George W. Hill
The Rev. George W. Hill, 86, a Los Angeles Baptist minister and advocate for peace and social justice who headed churches across the country, died March 3 in a retirement community in Claremont, Calif. The cause of death was not reported.
During his 62-year ministry, he traveled to 84 countries and, in his seventies, drove trucks filled with relief supplies to Nicaragua and accompanied Pastors for Peace mercy missions to Cuba. He moderated such television and radio programs as "Talk Back," "Sunday," "Interaction" and "What's Your Answer?"
The Los Angeles native was ordained in 1940 and came to Washington in 1971 as pastor of Calvary Baptist Church. During his 15 years in Washington, he led efforts to create the U.S. Institute for Peace and made his church a haven for the poor and homeless. Under his direction, Calvary housed 35 homeless women in its basement each night, provided daily free lunches and hosted Thanksgiving dinners for as many as 800 needy people.
Advocate for the Disabled
Jim Donald, 57, a quadriplegic lawyer and advocate for the disabled who served as deputy director for legal and legislative affairs of the California Rehabilitation Department, died Feb. 24 in Sacramento, apparently as a result of falling from his wheelchair.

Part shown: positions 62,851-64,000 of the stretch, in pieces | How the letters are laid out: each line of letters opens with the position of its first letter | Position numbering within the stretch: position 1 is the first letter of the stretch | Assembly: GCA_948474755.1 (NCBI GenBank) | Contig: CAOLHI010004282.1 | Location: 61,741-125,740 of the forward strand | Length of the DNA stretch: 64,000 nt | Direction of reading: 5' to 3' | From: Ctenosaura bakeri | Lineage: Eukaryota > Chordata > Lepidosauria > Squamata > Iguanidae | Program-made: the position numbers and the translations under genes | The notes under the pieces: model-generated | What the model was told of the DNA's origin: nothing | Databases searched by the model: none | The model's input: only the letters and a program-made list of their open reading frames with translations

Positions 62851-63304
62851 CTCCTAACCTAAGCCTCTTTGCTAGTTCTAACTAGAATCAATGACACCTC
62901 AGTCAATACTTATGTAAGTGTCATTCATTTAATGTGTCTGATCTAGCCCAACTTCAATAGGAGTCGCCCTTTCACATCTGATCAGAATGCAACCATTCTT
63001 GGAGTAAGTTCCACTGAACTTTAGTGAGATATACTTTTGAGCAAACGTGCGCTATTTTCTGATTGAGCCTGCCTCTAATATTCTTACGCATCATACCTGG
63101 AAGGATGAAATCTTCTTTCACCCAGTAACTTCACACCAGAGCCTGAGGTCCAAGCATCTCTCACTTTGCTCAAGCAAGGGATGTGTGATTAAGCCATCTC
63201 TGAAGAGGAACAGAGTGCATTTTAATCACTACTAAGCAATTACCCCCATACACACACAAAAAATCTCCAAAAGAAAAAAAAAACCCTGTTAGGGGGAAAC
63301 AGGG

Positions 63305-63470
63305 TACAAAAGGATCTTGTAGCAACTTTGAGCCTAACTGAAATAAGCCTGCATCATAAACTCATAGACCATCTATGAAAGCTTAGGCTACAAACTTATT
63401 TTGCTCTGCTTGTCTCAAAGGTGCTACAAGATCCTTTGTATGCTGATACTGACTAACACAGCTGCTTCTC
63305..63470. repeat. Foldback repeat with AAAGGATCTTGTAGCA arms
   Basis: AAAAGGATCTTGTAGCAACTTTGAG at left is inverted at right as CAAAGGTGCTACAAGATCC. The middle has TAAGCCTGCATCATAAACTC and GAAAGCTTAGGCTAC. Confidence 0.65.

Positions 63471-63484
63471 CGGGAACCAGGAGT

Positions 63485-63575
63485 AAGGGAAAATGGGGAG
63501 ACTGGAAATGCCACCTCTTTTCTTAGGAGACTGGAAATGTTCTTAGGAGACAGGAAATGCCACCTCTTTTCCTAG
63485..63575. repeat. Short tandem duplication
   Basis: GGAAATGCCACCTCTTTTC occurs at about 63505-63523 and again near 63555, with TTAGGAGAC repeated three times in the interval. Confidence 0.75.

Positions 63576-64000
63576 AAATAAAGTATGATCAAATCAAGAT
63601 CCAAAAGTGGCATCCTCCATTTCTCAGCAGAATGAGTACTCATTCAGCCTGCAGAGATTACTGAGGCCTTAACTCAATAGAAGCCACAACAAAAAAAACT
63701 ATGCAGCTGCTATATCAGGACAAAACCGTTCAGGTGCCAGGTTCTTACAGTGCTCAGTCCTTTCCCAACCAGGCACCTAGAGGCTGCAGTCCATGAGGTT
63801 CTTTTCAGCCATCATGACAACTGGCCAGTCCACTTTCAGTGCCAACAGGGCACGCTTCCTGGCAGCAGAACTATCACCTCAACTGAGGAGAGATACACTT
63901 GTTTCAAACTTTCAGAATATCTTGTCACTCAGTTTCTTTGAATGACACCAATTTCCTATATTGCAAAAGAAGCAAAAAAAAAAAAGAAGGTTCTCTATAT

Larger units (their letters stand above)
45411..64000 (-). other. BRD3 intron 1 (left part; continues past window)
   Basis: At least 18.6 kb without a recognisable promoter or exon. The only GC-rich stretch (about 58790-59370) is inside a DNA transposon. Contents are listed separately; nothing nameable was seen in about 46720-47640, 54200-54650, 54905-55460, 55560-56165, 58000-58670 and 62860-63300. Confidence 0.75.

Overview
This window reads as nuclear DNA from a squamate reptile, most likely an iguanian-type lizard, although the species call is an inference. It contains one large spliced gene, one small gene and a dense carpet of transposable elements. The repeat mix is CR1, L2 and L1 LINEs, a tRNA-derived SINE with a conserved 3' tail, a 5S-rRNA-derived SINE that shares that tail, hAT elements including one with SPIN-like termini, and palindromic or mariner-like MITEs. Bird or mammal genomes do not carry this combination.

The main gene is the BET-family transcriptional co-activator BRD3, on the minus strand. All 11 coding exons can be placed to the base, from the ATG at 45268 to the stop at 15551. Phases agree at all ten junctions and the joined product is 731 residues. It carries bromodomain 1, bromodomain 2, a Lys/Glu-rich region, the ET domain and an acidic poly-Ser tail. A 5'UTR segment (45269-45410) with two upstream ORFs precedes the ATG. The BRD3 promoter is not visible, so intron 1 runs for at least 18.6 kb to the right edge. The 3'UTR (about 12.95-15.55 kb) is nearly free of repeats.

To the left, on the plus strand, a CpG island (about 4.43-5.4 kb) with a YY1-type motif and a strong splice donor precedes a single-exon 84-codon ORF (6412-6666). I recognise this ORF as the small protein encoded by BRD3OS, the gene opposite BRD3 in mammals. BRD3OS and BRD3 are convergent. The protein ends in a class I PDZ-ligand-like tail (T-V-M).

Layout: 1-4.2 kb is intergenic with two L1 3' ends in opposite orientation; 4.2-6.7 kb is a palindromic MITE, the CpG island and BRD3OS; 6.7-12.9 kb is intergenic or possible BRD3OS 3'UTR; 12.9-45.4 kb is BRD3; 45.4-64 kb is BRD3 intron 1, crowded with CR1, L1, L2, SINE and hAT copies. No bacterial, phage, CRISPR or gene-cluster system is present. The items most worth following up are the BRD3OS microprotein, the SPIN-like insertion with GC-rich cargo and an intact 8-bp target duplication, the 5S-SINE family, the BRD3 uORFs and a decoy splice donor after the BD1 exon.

Mr. Donald, who practiced law from his Sacramento home, was disabled in an accident at age 19. He became one of the first quadriplegic students in the mid-1960s at the University of California at Berkeley, where he began a lifelong involvement in activism for the disabled.
Over the years, he waged battles that eliminated the prohibition against disabled jurors and made it easier for disabled drivers to obtain auto insurance. He championed a law that gave wheelchair users the same right as the legally blind to have guide dogs accompany them in public places, a law often referred to as the "Gus Law" after Mr. Donald's golden retriever.
John Sanford, 98, a prolific writer who was blacklisted in the 1950s for his membership in the Communist Party, died of an aortic aneurysm March 6 in Santa Barbara, Calif.
Mr. Sanford, a communist for most of his life who never renounced his party membership, wrote about such dark passages in American history as slavery and the execution of anarchists Nicola Sacco and Bartolomeo Vanzetti in 1927. He published 24 books and was compared to William Carlos Williams and John Dos Passos.
He was perhaps best known for "A More Goodly Country," a 1975 book written in the vignette style. He continued using the vignette style in his five autobiographical works, beginning with "The Color of the Air: Scenes From the Life of an American Jew."
Zoltan Buki, 73, curator of fine arts at the New Jersey State Museum in Trenton from 1969 to 1999, during which time he helped build the collection of 20th-century American art, died March 9 at his home in Frederick. He had lung cancer.
Mr. Buki was a native of Hungary, and his earliest positions included curator of fine arts at the Arkansas Arts Center and chairman of fine arts at Humboldt State University in California. He moved to the Washington area in 2001.
He wrote articles on such subjects as painter Thomas Eakins's bronze sculptures. Mr. Buki considered his own paintings of still lifes, exhibited in February at the Delaplaine Visual Arts Education Center in Frederick, to be a statement against the inaccessibility of abstract paintings.